Holistic Health (HH)
Examines both the Western perspective of the structure and function of the organs and systems in the human body and the Eastern perspective that emphasizes the interrelationship of the internal organs to overall health of body, mind, and spirit. This course is a prerequisite for all other courses in the program. Students will begin a journal in this course and continue to document their master’s degree experience throughout the program.
Provides the foundation for a discussion of the basic principles and differences between Western (allopathic) and Eastern (traditional) health care. Examines the differences and similarities of the various forms of traditional healing methods and analyzes current health practices and future trends. In this course, students will continue to keep a journal to document their development through the program focusing on their growth experiences in mind-body-spirit and social inter-connectedness. The journal experience will be incorporated in all the courses in the program and integrated into the culminating experience at the end of the program (HH599). Completion of this course is required before enrolling in all other courses in the program.
Explores the philosophical, historical and cultural aspects of traditional healing methods. Examines the basic principles and the ancient art of diagnosis, which were developed in countries such as Japan, China and India. Evaluates basic techniques used in the complementary medical arena. Students will be required to complete a field experience in a health care setting.
Examines the stress response; holistic approaches to stress management (such as meditation); manual medicine (acupressure, massage); the role of exercise and laughter; effects of stress on sleep; stress and nutrition; and the role of spirituality, including research on prayer and healing.
Examines the current research in the emerging field of energy medicine. Explores past and current concepts related to the human energy field. Examines the effects of electromagnetic radiation on health. Also emphasizes evaluation and therapeutic strategies employed by energy medicine practitioners.
Practice in basic counseling skills, empathy, listening, communication and evaluation of client issues; basic understanding of psychological disorders from a holistic perspective. Students will practice skills, develop an understanding of their own communication patterns and the capacity for empathy.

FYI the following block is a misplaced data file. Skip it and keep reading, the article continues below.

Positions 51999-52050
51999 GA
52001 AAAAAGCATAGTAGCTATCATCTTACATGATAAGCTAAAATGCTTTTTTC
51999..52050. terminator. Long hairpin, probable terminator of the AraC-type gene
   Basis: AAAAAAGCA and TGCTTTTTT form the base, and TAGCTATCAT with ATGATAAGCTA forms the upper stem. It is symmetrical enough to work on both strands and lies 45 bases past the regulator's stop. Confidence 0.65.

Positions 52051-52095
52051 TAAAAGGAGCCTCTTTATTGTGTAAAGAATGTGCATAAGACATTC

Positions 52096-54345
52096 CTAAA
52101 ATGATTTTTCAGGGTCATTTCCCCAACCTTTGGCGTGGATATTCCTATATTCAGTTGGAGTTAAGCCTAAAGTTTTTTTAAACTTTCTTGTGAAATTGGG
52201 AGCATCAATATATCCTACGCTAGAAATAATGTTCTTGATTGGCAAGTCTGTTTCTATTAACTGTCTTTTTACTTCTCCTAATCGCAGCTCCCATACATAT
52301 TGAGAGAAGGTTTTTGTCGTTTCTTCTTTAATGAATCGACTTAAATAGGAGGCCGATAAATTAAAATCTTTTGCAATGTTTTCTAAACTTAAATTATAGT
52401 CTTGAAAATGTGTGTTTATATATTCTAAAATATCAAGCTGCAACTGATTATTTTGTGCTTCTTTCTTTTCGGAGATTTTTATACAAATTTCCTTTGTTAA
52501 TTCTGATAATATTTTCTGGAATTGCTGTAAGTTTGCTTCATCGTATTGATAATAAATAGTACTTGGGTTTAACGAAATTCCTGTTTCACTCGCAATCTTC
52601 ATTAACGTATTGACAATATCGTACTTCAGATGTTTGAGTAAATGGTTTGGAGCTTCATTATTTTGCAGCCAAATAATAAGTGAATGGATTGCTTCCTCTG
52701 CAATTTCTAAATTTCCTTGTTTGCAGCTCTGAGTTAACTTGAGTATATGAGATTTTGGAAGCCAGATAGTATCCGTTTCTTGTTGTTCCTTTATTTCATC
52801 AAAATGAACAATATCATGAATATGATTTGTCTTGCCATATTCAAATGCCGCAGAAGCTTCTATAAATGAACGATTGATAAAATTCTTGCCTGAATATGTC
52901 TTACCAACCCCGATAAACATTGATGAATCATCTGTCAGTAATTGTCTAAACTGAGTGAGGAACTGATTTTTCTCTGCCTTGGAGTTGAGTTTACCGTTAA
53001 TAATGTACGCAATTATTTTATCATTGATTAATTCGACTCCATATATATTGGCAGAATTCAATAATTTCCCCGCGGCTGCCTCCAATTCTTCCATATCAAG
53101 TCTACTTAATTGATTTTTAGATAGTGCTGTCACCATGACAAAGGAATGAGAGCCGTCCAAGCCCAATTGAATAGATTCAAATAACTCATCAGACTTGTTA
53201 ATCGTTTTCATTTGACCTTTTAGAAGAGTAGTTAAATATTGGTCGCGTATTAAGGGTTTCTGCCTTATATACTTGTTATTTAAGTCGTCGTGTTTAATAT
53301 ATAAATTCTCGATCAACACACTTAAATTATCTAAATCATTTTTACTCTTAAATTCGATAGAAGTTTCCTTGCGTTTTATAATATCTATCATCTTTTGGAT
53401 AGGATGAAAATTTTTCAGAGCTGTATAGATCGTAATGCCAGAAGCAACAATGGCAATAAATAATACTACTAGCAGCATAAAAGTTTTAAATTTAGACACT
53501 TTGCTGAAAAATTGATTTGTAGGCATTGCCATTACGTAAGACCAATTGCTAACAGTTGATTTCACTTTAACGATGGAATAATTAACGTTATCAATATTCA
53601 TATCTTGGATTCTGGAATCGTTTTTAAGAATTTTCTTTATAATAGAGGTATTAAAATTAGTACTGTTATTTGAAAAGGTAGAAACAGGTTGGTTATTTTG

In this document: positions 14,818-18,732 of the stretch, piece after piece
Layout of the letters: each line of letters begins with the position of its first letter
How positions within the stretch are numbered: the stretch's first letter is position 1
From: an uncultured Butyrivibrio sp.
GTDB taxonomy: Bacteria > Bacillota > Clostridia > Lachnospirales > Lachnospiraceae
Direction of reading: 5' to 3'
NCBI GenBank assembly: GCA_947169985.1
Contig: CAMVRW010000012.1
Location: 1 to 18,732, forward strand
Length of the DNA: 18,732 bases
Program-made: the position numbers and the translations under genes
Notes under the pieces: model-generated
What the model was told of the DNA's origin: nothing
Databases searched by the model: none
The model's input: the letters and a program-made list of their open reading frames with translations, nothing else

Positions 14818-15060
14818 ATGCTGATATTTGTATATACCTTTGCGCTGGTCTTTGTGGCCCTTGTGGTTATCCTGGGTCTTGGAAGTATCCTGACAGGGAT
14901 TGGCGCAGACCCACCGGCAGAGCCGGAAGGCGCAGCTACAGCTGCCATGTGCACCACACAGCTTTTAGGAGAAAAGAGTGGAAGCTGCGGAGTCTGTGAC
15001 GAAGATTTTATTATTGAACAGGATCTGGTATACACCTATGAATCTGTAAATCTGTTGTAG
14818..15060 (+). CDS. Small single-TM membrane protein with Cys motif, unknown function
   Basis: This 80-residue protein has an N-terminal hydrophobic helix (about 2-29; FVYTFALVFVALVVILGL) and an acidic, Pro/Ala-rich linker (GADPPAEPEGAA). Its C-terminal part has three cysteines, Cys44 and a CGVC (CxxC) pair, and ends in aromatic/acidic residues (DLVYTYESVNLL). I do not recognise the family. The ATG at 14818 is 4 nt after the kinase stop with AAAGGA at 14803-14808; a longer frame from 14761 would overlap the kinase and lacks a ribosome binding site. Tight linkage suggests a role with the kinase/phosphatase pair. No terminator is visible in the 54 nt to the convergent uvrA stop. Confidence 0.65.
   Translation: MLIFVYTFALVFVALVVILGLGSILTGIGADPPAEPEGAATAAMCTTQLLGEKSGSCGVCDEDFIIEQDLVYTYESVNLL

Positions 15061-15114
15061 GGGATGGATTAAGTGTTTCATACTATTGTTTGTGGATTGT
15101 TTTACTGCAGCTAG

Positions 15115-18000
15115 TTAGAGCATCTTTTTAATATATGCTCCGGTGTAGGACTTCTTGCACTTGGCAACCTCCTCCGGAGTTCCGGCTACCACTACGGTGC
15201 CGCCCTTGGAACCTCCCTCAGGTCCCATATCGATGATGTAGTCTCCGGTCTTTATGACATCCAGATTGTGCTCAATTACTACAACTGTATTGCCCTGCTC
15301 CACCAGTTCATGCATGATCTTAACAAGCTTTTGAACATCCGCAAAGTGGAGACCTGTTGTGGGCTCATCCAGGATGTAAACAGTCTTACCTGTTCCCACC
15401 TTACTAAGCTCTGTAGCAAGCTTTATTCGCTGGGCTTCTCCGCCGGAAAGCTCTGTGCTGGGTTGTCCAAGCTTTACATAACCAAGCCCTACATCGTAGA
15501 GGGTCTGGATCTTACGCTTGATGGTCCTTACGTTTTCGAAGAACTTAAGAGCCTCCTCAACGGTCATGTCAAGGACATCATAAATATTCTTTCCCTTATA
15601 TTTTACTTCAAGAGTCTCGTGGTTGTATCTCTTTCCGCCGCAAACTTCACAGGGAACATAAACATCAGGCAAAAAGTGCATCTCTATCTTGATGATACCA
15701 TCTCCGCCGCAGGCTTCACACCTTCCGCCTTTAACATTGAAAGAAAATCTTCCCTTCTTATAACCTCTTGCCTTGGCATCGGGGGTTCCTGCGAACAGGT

Basic research design and control techniques with focus on threats to internal validity and interpretation of statistical analysis; critical evaluation of research in the field. This course will include instruction in the use of library databases.
Examines the underlying Eastern theories practiced primarily in traditional Chinese medicine. Studies how the Eastern approach to nourishment in many forms complements basic Western medicine.
Examines the philosophy of healthy humor. Explores the science behind the healing properties of laughter with regard to specific disease processes, as well as overall well-being. This course is cross-listed with IH330.
Explores the oldest medical system in history, which teaches that every aspect of our well-being is influenced by the doshas (Ayurvedic body types). Examines the various characteristics of each dosha and explores techniques prescribed for strengthening the mind-body system while eliminating the ama or toxins.
Examines the role of visual imagery and art media, dance, music and movement, and writing as an integral part of the healing process. This course will be a combination of experiential activities and lectures.
Explores the development of a holistic spirituality as a way to foster a new appreciation of our total humanness. Dimensions of holistic spirituality to be addressed include interrelationship of the body, mind and spirit; body awareness and praying with our bodies; creative prayer experiences; praying contemplatively and effectively; and the healing power of touch.
Examines the contributions Native Americans have made in the area of natural healing. Explores the historical and philosophical perspective of Native American culture and its beliefs concerning the relationship of humans to the environment and the rest of the animal kingdom. Explores past and present medicine men and women and their impact on their communities. Specific medicinal herbal remedies will be examined.
Examines the history, laws, principles and terminology used in the practice of homeopathy. Identifies the techniques used in case analysis as well as the basic components of constitutional classification.
Topics of interest in the field will be offered on request and according to faculty availability. The topic will be different from semester to semester. This course is cross-listed with IH350.
By inquiring into the effects of human social organization and relationship with natural environment on physical, emotional, mental, and spiritual well-being, this course will contextualize individual health issues and seek healing responses to imbalances in social, environmental, and personal health. This course is cross-listed with IH380.
This is the capstone course in which students will produce a paper critically reviewing relevant literature and develop an educationally based program or design a research project relevant to their profession or field of interest. In addition the student will evaluate their self-development by reviewing their journal begun in HH501 and continued throughout the program.
Prerequisite(s): 21 core course credits, including HH530.